OpenAIRE is about to release its new face with lots of new content and services.
During September, you may notice downtime in services, while some functionalities (e.g. user registration, login, validation, claiming) will be temporarily disabled.
We apologize for the inconvenience, please stay tuned!
For further information please contact helpdesk[at]

fbtwitterlinkedinvimeoflicker grey 14rssslideshare1
Xu, Zhengyao; Brown, William R. A. (2016)
Publisher: BioMed Central
Journal: BMC Biotechnology
Languages: English
Types: Article
Subjects: Biotechnology, Genome modification, Research Article, Phage encoded serine integrases, Cassette exchange, Saccharomyces cerevisiae
Background Phage-encoded serine integrases, such as ϕC31 integrase, are widely used for genome engineering but have not been optimized for use in Saccharomyces cerevisiae although this organism is a widely used organism in biotechnology. Results The activities of derivatives of fourteen serine integrases that either possess or lack a nuclear localization signal were compared using a standardized recombinase mediated cassette exchange reaction. The relative activities of these integrases in S. cerevisiae and in mammalian cells suggested that the major determinant of the activity of an integrase is the enzyme itself and not the cell in which it is working. We used an inducible promoter to show that six integrases were toxic as judged by their effects upon the proliferative ability of transformed yeast. We show that in general the active phage-encoded serine integrases were an order of magnitude more efficient in promoting genome integration reactions than a simple homologous recombination. Conclusions The results of our study allow us to identify the integrases of the phage ϕBT1, TP901 ~ nls, R4, Bxb1, MR11, A118, ϕK38, ϕC31 ~ nls, Wβ and SPBC ~ nls as active in S. cerevisiae and indicate that vertebrate cells are more restricted than yeast in terms of which integrases are active. Electronic supplementary material The online version of this article (doi:10.1186/s12896-016-0241-5) contains supplementary material, which is available to authorized users.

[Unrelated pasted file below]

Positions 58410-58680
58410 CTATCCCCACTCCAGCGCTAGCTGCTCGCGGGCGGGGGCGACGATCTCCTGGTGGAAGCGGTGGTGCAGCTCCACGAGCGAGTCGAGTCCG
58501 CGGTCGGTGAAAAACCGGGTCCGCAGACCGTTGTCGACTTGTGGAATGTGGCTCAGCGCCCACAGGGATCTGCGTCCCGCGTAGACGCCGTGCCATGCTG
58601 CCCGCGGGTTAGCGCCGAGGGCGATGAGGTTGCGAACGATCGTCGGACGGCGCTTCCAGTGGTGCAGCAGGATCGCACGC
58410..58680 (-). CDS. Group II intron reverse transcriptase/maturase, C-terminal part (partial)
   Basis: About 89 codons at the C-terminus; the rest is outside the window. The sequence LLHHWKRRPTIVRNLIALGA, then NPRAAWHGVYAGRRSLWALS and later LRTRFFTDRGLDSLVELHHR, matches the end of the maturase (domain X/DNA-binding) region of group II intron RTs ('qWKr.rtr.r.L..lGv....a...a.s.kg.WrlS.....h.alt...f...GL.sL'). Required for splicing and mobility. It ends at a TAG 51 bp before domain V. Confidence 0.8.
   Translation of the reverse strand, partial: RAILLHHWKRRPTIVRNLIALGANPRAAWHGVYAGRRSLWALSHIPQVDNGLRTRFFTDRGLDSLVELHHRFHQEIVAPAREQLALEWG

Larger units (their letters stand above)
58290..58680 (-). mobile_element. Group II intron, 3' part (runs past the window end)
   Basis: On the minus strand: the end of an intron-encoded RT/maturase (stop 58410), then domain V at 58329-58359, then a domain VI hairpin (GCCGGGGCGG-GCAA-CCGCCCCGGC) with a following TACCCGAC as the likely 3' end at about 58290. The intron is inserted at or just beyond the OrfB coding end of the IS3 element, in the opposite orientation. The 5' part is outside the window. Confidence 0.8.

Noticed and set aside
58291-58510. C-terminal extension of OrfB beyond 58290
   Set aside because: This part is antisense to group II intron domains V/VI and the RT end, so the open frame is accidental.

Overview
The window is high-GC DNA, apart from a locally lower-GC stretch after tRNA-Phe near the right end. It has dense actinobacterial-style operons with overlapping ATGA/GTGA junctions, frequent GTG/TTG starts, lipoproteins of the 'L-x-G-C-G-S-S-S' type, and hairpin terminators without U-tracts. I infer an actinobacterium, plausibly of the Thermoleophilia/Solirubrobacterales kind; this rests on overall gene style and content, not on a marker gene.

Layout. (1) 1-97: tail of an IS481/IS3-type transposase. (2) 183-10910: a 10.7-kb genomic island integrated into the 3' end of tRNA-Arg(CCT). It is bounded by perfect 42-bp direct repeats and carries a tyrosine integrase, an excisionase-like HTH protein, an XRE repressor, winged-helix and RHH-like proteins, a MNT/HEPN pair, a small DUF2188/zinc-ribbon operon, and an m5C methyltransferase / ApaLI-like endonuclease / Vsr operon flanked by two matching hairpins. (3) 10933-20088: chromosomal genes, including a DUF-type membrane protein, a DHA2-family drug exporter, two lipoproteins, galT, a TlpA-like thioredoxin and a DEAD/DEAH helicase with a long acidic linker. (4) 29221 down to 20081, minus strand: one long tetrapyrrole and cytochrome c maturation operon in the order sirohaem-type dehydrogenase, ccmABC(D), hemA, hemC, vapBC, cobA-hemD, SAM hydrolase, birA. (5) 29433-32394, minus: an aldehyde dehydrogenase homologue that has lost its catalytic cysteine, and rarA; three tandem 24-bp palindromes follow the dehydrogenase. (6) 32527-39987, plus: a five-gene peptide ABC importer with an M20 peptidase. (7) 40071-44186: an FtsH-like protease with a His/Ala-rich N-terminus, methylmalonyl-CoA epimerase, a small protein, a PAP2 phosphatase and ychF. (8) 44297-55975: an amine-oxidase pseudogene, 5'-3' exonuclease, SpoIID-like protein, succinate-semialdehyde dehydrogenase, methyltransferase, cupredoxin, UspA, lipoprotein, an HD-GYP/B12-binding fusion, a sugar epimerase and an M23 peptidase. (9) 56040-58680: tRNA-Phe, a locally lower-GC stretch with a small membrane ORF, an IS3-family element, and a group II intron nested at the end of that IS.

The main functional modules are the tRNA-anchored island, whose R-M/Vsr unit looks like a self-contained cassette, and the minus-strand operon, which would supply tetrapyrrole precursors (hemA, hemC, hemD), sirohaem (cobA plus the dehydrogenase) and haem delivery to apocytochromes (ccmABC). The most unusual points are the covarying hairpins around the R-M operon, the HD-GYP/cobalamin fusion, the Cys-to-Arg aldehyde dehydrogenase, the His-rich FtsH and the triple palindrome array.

Share - Bookmark

Cite this article

Cookies make it easier for us to provide you with our services. With the usage of our services you permit us to use cookies.
More information Ok